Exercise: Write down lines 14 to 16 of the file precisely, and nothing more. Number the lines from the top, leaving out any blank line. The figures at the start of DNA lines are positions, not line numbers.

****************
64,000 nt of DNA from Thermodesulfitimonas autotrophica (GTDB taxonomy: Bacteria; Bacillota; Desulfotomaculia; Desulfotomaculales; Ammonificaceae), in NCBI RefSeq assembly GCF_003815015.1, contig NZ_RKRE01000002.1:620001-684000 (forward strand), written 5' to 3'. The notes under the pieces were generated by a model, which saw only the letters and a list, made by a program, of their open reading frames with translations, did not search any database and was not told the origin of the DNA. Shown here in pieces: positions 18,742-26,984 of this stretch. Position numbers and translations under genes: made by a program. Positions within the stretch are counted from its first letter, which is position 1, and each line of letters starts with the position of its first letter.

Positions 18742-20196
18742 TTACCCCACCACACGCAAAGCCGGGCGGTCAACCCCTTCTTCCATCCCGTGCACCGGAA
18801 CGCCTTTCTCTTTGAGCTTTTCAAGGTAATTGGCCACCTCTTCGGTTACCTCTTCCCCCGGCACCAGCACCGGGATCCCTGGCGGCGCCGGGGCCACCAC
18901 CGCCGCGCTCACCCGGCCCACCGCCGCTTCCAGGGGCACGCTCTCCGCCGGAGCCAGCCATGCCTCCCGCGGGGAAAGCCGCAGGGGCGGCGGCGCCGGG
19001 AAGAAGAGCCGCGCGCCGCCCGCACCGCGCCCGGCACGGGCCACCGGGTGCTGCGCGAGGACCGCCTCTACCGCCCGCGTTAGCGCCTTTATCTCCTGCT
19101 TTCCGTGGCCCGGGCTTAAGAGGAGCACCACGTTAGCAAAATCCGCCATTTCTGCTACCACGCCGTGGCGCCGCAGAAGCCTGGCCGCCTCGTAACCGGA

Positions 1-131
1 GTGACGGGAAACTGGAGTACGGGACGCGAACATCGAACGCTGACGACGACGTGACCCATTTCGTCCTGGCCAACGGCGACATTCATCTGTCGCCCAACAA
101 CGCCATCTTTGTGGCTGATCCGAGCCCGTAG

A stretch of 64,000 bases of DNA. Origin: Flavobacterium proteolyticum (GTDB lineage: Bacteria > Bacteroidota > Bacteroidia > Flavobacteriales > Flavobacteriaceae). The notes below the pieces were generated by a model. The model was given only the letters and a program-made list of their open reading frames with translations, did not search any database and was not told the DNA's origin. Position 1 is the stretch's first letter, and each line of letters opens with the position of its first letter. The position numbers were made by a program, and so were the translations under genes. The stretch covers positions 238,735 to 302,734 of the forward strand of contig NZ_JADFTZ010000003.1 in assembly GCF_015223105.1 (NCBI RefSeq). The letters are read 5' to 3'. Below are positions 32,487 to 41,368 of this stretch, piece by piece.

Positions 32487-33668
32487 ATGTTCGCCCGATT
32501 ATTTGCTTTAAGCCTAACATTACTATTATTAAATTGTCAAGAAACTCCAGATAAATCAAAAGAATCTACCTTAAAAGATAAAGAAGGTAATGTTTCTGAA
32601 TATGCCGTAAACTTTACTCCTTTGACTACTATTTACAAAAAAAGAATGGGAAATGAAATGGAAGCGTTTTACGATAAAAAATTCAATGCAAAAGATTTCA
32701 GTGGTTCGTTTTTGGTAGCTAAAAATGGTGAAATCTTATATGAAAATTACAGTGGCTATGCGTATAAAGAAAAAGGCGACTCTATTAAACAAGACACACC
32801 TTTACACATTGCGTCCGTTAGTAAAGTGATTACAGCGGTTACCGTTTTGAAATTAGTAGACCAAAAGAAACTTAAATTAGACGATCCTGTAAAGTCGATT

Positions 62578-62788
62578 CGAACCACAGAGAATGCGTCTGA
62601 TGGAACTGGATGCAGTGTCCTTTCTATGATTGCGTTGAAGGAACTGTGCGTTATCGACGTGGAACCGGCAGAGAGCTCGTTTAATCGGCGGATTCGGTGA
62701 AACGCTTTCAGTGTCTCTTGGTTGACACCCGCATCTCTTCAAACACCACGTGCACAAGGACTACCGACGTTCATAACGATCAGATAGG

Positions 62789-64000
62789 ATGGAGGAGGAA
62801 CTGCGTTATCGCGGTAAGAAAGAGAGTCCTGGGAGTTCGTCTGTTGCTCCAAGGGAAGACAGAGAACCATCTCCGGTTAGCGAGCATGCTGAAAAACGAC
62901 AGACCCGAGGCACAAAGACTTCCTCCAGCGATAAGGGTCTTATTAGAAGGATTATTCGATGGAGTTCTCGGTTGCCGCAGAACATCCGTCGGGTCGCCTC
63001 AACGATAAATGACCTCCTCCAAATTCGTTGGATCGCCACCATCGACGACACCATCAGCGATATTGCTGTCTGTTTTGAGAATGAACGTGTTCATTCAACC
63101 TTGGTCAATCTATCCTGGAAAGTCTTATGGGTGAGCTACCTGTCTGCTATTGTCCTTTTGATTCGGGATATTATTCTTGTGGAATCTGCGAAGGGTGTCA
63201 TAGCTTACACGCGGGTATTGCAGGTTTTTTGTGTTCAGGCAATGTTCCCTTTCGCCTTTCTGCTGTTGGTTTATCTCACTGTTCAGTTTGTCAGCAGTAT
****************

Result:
32501 ATTTGCTTTAAGCCTAACATTACTATTATTAAATTGTCAAGAAACTCCAGATAAATCAAAAGAATCTACCTTAAAAGATAAAGAAGGTAATGTTTCTGAA
32601 TATGCCGTAAACTTTACTCCTTTGACTACTATTTACAAAAAAAGAATGGGAAATGAAATGGAAGCGTTTTACGATAAAAAATTCAATGCAAAAGATTTCA
32701 GTGGTTCGTTTTTGGTAGCTAAAAATGGTGAAATCTTATATGAAAATTACAGTGGCTATGCGTATAAAGAAAAAGGCGACTCTATTAAACAAGACACACC